Share the Stories

I’ve never experienced the loss of a spouse. But, one of my old friends did. Look for stories that you can share.

What did they learn from their experience? How did God help them through it? How did they come out on the other side? If they’re still in the middle of the struggle, how do they keep going?

Write personal experience articles, how-to articles, poetry and devotions, all using your friend’s story as the foundation. Let the story inspire your fiction. Create a character who faces those obstacles and show how the character struggles and grows through it.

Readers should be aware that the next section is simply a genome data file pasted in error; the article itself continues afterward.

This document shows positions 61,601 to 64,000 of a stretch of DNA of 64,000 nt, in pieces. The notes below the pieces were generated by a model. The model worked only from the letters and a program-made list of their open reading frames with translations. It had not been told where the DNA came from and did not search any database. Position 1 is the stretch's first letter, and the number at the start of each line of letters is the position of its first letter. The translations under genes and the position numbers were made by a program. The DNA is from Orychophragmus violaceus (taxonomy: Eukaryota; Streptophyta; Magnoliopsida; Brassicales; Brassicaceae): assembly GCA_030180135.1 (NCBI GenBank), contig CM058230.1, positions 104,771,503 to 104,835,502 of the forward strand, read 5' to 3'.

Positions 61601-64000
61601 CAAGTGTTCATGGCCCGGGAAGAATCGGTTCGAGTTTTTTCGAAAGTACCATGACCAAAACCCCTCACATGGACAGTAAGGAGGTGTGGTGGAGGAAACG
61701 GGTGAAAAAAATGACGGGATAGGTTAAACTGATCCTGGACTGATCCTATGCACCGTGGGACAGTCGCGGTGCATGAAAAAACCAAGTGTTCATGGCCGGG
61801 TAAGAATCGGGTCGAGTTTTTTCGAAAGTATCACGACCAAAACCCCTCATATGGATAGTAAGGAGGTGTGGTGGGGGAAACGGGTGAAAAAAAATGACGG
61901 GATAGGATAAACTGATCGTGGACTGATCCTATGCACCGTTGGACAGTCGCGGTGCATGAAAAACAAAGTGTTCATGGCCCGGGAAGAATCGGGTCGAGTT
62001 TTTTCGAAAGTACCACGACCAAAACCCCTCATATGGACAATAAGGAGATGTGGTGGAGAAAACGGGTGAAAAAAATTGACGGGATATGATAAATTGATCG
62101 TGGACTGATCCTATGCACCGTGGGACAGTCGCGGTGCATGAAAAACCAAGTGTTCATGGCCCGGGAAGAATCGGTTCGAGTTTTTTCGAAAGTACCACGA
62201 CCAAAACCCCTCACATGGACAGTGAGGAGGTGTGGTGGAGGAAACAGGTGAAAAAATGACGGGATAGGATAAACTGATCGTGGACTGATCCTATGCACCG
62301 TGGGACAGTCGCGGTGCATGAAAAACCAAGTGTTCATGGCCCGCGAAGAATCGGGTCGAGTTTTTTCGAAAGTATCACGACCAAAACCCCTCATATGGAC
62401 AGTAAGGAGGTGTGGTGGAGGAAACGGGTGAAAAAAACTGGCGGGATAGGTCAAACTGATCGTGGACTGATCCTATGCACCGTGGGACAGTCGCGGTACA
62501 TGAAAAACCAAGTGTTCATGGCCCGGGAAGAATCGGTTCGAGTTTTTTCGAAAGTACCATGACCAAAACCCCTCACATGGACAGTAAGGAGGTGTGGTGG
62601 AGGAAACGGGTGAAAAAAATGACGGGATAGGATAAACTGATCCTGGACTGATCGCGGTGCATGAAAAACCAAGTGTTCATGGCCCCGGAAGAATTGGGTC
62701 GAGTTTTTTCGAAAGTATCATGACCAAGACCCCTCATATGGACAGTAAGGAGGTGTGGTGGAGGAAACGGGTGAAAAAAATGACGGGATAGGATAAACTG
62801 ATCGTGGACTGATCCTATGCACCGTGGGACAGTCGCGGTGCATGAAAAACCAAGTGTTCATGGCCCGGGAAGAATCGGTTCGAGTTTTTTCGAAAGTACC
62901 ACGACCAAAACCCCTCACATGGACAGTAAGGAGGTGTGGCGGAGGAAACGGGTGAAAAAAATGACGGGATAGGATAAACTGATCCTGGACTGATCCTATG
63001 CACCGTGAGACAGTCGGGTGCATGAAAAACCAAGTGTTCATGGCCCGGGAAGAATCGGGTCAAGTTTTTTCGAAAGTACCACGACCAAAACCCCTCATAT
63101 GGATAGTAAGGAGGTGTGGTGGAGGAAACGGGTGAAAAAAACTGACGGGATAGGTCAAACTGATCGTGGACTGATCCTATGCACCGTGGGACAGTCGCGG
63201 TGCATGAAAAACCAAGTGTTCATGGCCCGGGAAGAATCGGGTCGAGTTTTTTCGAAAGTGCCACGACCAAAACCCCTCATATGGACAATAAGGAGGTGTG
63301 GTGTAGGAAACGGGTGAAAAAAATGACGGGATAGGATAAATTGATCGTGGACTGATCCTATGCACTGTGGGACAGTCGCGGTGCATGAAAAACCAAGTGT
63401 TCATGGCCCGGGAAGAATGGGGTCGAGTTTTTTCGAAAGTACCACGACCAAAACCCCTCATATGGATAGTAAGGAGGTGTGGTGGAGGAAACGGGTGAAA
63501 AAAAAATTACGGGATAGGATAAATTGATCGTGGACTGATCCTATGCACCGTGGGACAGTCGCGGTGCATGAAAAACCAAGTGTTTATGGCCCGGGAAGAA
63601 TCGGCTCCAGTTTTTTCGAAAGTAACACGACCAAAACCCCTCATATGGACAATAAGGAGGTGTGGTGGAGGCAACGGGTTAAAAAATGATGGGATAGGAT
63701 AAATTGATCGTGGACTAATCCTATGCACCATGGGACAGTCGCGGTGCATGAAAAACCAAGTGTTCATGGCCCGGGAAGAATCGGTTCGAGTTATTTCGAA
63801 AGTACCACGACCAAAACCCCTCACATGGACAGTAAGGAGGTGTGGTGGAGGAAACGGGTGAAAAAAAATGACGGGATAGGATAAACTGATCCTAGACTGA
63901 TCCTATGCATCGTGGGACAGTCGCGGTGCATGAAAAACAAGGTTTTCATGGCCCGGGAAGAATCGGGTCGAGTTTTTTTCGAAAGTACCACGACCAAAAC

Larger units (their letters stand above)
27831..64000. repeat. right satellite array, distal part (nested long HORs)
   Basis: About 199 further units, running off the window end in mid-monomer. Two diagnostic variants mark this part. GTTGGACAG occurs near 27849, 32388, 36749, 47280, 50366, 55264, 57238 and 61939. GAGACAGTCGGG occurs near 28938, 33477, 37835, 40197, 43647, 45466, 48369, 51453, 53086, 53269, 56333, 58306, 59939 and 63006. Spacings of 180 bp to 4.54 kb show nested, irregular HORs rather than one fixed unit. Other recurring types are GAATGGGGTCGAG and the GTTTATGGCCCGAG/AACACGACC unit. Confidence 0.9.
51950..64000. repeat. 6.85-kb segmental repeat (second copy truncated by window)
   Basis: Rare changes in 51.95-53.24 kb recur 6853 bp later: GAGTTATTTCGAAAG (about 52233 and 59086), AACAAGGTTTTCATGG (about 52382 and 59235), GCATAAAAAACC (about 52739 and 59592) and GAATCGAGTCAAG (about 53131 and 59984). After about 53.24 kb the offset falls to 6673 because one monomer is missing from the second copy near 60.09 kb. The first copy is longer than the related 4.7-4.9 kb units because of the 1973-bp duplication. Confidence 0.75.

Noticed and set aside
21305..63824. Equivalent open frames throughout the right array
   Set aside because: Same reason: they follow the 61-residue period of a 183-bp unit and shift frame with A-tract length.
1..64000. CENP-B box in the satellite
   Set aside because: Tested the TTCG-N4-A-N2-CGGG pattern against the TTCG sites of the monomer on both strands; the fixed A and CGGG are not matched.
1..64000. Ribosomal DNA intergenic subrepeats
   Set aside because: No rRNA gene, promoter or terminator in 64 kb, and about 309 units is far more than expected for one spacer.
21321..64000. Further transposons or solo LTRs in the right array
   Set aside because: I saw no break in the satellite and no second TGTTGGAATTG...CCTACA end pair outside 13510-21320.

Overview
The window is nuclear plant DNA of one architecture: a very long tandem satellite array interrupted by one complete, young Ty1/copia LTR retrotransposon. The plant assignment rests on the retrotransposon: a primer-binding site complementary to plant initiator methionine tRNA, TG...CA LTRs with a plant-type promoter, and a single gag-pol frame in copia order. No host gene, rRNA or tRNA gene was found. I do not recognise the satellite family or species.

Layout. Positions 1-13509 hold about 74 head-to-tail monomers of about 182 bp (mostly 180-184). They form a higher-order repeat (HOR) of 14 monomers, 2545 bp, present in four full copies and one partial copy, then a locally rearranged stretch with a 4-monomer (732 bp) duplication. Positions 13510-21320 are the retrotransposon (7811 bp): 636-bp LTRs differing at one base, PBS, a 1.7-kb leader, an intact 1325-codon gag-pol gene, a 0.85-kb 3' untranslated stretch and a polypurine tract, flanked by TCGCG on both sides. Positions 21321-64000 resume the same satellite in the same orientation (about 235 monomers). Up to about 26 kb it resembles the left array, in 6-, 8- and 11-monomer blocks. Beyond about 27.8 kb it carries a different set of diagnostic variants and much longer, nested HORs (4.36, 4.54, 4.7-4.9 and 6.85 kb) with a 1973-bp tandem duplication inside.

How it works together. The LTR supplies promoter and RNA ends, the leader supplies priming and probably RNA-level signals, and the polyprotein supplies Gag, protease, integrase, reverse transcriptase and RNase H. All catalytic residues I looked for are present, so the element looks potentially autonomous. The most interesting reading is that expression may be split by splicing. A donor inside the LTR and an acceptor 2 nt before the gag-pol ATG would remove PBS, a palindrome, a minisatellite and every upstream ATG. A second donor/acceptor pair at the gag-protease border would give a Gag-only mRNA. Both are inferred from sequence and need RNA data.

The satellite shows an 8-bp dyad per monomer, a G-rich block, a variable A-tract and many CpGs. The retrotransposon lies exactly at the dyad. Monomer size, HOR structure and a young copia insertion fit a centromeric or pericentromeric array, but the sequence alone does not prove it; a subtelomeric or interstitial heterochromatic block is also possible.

Address the Topics

I’m not a teacher but one of my old friends is. My parents are fairly healthy. But, one of my old friends is dealing with caretaking her parents. I’ve never had cancer but several of my old friends are survivors. Your old friends can become your “experts.”

Your old friends have a perspective that you may have never thought of before. Or, they may have experience with an issue that you don’t. Tap into their expertise. Get their insights.

If you’re writing something that requires research, contact one of your old friends who knows about that issue. Their information will help you with your research, but it may also spark new writing ideas.

Relish old friendships. But, also look for writing ideas that may be hiding in those relationships.

© Deborah Christensen